Nuclear arms control needs a new paradigm. The current approach, focused on deployed strategic nuclear “delivery vehicles”—long-range bombers, nuclear ballistic missile submarines, and intercontinental ballistic missiles (ICBMs), together often referenced as the nuclear triad—was forged during a Cold War standoff between two heavily armed superpower rivals, the United States and the Soviet Union.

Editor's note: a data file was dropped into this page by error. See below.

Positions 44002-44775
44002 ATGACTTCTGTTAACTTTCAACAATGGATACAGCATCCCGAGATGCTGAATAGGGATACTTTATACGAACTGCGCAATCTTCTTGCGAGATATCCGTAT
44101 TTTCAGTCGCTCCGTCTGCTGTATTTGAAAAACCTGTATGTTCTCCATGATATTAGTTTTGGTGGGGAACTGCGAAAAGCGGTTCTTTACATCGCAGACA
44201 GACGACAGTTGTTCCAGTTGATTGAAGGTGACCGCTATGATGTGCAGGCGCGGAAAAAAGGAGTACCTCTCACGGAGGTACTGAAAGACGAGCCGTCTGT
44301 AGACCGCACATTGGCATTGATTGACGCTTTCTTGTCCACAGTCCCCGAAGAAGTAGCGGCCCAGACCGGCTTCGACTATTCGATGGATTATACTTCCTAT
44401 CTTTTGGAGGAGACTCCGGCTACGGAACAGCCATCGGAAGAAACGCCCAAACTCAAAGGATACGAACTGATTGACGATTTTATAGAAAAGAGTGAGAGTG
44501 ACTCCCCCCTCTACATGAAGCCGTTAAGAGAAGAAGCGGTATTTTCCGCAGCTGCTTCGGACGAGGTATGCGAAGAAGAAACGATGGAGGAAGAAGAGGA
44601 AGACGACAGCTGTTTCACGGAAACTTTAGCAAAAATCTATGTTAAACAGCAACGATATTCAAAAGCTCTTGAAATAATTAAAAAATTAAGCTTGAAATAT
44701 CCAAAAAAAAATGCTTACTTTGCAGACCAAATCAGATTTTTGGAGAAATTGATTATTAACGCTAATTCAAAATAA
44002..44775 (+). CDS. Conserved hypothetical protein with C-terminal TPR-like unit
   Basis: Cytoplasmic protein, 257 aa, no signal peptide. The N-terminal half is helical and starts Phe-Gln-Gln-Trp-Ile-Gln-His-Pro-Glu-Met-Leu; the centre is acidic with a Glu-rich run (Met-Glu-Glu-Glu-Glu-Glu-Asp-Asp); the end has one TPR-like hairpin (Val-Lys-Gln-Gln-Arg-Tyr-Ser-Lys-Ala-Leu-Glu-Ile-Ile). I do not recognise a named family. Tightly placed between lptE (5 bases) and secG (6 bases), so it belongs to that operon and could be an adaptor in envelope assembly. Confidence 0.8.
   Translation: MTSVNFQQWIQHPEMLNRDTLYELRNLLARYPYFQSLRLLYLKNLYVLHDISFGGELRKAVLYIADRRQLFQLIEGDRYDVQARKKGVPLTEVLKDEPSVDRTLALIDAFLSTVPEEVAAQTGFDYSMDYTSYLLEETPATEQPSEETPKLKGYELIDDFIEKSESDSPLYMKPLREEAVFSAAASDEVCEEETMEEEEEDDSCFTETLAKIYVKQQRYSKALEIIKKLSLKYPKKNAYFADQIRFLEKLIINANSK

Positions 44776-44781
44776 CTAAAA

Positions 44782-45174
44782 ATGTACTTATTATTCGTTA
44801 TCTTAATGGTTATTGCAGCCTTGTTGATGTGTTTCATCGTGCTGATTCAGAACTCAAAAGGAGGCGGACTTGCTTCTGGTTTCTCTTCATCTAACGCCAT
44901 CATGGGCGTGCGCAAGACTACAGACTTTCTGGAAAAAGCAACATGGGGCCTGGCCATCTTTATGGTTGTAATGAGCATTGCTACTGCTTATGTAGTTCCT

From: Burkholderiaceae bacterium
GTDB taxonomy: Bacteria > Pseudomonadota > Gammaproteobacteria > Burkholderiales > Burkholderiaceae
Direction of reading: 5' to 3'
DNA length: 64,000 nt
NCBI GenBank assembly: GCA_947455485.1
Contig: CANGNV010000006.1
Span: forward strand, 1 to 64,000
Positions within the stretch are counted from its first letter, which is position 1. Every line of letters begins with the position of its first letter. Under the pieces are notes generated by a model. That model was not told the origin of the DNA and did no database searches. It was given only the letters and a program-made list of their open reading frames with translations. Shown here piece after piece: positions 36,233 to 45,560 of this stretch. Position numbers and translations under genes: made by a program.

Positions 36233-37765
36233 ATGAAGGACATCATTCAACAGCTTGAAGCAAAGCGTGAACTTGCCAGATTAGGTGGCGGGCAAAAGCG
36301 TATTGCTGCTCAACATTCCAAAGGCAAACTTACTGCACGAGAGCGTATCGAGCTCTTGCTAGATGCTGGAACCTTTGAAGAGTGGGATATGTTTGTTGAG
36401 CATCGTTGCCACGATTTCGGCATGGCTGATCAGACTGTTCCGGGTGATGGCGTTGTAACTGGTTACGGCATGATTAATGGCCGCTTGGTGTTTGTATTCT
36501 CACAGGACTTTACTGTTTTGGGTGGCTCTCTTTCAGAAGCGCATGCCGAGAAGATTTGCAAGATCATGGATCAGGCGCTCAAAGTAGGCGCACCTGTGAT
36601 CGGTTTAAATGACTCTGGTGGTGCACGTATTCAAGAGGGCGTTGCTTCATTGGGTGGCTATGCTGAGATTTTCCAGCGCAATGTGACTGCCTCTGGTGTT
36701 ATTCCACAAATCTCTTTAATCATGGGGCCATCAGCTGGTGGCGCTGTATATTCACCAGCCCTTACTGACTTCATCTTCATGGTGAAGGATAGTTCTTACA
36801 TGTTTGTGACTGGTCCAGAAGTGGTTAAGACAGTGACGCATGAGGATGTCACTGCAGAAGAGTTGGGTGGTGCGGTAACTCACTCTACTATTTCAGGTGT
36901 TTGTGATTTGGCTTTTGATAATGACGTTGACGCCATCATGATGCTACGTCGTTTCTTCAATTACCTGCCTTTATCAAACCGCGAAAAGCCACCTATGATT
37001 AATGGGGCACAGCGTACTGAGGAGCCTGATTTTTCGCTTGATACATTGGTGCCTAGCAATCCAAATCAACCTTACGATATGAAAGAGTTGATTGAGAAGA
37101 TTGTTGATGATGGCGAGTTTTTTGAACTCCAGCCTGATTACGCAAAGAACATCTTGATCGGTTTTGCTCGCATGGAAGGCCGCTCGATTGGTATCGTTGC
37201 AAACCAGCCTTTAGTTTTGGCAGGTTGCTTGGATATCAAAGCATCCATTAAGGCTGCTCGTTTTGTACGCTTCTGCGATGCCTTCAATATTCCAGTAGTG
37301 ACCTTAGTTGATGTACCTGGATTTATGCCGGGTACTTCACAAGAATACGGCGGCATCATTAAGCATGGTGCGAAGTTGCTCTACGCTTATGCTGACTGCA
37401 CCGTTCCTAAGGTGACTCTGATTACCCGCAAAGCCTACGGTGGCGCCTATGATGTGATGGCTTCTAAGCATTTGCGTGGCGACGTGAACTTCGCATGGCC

This approach deserves recognition for playing an important role in limiting and ultimately contributing to the reduction of their respective deployed nuclear forces, but it is unable to address the nuclear competition within the present geostrategic environment, where multiple states view nuclear forces as critically important to their long-term security. If nuclear arms control is to play a key role in preventing friction between nuclear powers and reducing nuclear risks in the 21st century, there needs to be a shift in focus and an expansion in participants. READ MORE>>